When did we first connect? I wasn't sure. Nor was I confident in remembering the precise circumstances. We males are just wired that way, I suppose.
But once we did, I knew that my life would never be quite the same again. I was hooked. She exuded confidence and a sexuality that would come off as brazen and undignified in a younger woman. I found this refreshing.
And that body. The manner in which her slinky dress instinctively knew where to end and begin again; the way it tenderly caressed her curves while shimmering and shadowing in all the right places. It was only with great difficulty that I could avert my eyes at all.
I've never been fond of wildlife comparisons to describe these encounters. I've habitually chosen to avoid using terms such as "predator" and "prey". If something is meant to be, there should be no element of capture or conquest to it.
But for some strange reason, ever since first hearing the term "cougar" to describe an older, attractive and available female who is drawn to younger men, I have been enamored with it. This obviously contradicts my aforementioned stance; though this is not unusual for our species and as such I readily admit to and embrace this paradox.
Perhaps this is partly because of the image that a cougar evokes in my mind: sleek, bold, smooth, graceful. It is therefore a perfect representation of the sophisticated and sexy older woman.
I felt fortunate to be in a position to vie for her attention the very next time our paths intersected at that black tie affair. Maybe it was fate. Whatever the case, it became apparent soon enough that the feeling was somewhat mutual, as we deliberately gravitated toward each other while the presence of others dissipated into the ether.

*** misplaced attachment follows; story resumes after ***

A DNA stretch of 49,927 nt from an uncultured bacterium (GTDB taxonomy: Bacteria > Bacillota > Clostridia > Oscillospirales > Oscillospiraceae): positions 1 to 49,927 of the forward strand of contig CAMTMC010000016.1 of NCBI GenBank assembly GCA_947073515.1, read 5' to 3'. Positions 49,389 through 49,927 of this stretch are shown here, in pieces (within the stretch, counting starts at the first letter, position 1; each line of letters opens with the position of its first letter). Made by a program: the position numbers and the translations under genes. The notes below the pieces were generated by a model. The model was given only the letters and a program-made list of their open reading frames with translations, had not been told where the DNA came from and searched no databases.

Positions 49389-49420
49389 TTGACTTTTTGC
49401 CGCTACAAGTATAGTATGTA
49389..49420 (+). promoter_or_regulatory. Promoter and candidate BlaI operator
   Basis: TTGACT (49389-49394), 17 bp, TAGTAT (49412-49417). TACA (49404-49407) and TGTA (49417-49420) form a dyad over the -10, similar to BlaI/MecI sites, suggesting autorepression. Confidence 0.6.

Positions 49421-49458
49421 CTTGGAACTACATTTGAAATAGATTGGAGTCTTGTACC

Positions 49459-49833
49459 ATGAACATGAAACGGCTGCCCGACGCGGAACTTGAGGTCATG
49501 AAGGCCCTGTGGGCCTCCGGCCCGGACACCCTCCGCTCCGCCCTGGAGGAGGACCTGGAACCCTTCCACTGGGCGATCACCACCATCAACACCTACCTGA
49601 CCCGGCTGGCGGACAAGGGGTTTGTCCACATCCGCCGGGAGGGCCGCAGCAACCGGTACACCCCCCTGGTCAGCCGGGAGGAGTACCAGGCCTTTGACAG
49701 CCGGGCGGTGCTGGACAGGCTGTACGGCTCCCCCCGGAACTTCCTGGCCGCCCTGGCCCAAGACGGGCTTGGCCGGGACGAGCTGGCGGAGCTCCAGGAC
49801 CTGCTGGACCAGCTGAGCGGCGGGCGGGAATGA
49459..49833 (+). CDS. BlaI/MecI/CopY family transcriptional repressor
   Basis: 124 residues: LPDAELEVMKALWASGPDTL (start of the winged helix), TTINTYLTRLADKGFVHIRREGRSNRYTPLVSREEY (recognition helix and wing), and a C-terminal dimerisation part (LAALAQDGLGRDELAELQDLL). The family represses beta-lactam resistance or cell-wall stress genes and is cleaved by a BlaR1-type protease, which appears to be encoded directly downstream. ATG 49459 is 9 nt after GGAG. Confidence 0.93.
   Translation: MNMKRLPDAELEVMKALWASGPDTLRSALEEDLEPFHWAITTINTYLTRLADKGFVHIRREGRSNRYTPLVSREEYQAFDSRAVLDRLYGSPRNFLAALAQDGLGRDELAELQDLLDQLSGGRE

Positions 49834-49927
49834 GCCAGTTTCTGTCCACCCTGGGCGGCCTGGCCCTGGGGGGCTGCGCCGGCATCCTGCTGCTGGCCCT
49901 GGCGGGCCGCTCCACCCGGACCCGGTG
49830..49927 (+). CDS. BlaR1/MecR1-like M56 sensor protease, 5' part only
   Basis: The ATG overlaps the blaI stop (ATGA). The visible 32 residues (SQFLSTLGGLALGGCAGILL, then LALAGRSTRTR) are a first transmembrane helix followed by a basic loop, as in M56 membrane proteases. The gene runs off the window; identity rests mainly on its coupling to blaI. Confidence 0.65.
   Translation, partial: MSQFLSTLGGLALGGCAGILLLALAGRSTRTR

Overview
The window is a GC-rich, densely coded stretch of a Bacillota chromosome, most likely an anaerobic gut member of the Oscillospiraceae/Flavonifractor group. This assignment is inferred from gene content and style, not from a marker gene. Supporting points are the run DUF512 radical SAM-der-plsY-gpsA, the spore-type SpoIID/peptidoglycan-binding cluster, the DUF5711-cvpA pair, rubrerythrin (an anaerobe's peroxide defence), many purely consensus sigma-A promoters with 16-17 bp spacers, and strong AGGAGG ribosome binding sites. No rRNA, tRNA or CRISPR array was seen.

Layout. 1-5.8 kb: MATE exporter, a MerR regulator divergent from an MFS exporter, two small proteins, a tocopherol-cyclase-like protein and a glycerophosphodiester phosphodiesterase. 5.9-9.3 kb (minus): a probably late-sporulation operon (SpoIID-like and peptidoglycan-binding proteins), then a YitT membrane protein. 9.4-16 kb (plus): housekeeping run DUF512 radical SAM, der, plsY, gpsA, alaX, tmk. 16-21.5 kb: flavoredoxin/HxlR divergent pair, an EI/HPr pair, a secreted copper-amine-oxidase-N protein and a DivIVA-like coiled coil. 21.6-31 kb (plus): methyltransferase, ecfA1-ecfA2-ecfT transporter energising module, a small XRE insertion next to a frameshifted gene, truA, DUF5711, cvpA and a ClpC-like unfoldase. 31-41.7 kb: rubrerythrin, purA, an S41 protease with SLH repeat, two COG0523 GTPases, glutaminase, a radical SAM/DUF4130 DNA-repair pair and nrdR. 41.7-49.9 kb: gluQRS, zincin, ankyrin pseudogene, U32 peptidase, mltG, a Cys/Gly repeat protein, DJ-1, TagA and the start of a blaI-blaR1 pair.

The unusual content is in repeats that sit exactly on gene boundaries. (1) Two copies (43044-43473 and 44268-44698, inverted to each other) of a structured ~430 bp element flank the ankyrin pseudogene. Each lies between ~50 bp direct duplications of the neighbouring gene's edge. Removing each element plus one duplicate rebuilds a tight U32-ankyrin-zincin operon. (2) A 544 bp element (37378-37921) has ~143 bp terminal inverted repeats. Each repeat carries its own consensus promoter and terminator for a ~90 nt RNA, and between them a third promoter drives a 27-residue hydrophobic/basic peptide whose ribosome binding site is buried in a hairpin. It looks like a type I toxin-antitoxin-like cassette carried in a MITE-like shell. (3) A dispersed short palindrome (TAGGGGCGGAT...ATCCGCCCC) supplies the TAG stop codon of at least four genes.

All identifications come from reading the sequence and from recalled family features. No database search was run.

Thus began the tango of mutual desire and motives uncertain. We embraced. We kissed.
Arriving at my place, our dance continued. Soft music, wine, candles, hushed tones speaking what need not be said. The flow of intertwined limbs writhing over silken sheets. All of a sudden, a glimpse out of the corner of my eye: a spilled glass of red wine, delicately weaving its way along the sheet in close parallel to my leg.
Then I remembered.
It was an actual cougar that had me in its tight grip. The wine wasn't wine at all. It was blood. This was an embrace of death, not ecstasy. Why oh why did I choose to hike alone, and at dusk, of all times?
And yet, I didn't fight it. Perhaps it was the delusional state I was in, most likely due to excessive blood loss. Or it could be that I was - in some twisted way - infatuated with my captor? After all, Stockholm Syndrome has been well-documented in many hostage situations. Was I not a hostage to this most elegant of hunters?
I would have made love to it with the last of my fleeting energy, if it had so wished. Alas, I could only take solace in knowing that our molecules would soon become virtually indistinguishable. I'd be but a passenger on the new journey that awaited me.